When a property is marked “under contract,” should you put in a backup offer? Does it make sense to put in backup offers? The answer depends.
As I explained in a related video, there’s a difference between a property that’s contingent and one that’s pending. If a property is contingent, it means there are contingencies the buyer has in place over things like repairs, inspections, the loan processing, etc. It’s entirely possible in North Carolina that the deal could fall apart during the due diligence period.
If you absolutely love the property but missed out on it the first time, you should strongly consider writing a backup offer. Backup offers are a win-win for sellers because it means they can sell to you or the buyer who’s currently under contract. It also gives them leverage to terminate the contract of the other buyer if they change their mind and prefer to sell to you.
They can say no to everything the buyer requests, and if the buyer accepts their terms anyway, they’ll get the house. If the buyer doesn’t agree to the seller’s terms and terminates the contract, though, your backup offer is ready and waiting to buy the house.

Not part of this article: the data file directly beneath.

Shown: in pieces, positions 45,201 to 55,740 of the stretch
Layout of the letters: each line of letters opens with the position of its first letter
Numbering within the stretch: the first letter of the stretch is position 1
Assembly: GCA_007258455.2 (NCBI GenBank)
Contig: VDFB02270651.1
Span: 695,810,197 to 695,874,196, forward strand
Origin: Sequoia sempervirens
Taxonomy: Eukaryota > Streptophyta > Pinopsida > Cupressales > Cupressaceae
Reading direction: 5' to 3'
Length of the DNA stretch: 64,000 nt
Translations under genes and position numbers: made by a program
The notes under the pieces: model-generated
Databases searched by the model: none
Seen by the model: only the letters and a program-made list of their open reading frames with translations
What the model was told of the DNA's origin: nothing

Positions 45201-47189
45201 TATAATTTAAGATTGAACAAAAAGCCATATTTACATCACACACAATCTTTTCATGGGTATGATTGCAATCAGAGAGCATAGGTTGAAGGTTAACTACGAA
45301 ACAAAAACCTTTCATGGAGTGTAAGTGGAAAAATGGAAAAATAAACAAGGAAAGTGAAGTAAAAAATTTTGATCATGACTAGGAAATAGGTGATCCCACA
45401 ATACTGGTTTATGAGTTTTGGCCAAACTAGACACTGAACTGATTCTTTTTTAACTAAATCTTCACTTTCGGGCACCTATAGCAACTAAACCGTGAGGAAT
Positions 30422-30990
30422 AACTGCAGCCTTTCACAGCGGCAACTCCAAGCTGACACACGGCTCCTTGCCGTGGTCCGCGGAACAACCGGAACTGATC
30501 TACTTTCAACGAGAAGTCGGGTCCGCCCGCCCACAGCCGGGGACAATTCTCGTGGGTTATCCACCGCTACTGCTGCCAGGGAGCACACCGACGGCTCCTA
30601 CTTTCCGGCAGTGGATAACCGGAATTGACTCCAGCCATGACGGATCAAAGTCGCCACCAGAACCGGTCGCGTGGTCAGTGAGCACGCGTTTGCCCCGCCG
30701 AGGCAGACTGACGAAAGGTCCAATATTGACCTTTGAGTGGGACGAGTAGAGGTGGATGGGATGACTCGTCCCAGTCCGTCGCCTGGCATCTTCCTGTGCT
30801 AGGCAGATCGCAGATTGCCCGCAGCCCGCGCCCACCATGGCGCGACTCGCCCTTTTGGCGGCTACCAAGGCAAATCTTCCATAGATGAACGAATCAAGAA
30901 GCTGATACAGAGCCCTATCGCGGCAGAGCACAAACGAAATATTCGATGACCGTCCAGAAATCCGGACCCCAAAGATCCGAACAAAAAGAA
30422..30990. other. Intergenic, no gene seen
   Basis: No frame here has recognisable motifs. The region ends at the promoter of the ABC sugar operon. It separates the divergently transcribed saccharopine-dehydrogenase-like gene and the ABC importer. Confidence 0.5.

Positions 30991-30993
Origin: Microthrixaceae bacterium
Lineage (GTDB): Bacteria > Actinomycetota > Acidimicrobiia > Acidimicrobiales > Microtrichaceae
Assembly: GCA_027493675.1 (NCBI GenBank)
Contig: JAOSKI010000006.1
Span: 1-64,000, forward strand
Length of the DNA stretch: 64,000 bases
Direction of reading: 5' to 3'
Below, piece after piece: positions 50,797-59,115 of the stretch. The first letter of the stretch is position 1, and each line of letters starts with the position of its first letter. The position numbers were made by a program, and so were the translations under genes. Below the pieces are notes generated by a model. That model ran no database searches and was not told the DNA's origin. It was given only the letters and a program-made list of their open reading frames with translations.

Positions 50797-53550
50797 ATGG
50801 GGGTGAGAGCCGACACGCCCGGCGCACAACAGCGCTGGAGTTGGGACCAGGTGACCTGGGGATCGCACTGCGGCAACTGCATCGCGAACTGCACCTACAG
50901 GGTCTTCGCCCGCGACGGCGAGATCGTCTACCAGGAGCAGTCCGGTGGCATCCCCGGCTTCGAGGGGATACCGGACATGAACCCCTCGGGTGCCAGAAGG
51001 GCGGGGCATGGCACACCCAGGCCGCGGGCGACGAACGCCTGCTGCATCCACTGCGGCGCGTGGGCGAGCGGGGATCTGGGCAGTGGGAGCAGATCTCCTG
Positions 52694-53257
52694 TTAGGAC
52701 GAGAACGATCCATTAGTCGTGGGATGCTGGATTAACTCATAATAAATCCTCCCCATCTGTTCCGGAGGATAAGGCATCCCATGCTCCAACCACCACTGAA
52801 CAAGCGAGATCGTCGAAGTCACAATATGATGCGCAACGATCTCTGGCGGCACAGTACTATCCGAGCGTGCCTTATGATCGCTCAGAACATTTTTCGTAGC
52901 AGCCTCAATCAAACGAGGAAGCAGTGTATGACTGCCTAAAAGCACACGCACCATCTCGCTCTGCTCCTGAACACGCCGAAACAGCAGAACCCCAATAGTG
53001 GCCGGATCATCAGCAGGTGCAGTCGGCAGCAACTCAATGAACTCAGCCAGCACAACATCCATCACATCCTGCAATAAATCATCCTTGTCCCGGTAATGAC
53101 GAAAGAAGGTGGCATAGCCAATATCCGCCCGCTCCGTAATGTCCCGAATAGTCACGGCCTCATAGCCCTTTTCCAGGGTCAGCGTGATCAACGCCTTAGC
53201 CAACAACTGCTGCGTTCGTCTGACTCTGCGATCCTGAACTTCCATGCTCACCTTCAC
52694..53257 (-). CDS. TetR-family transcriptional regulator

What strategy should you have when writing a backup offer? As a listing agent who’s received numerous backup offers over the years, I’m always surprised to see ones that aren’t strong. You have to give the seller a reason to want to accept your backup offer. The best thing you can do is heed the advice of your buyer’s agent because they’ll know how well the property is priced.
The bottom line is, you want to make your backup offer strong and put your best foot forward.
As always, if you have questions about this or any real estate topic or are thinking of buying or selling a home soon, don’t hesitate to reach out to me. I’m happy to help.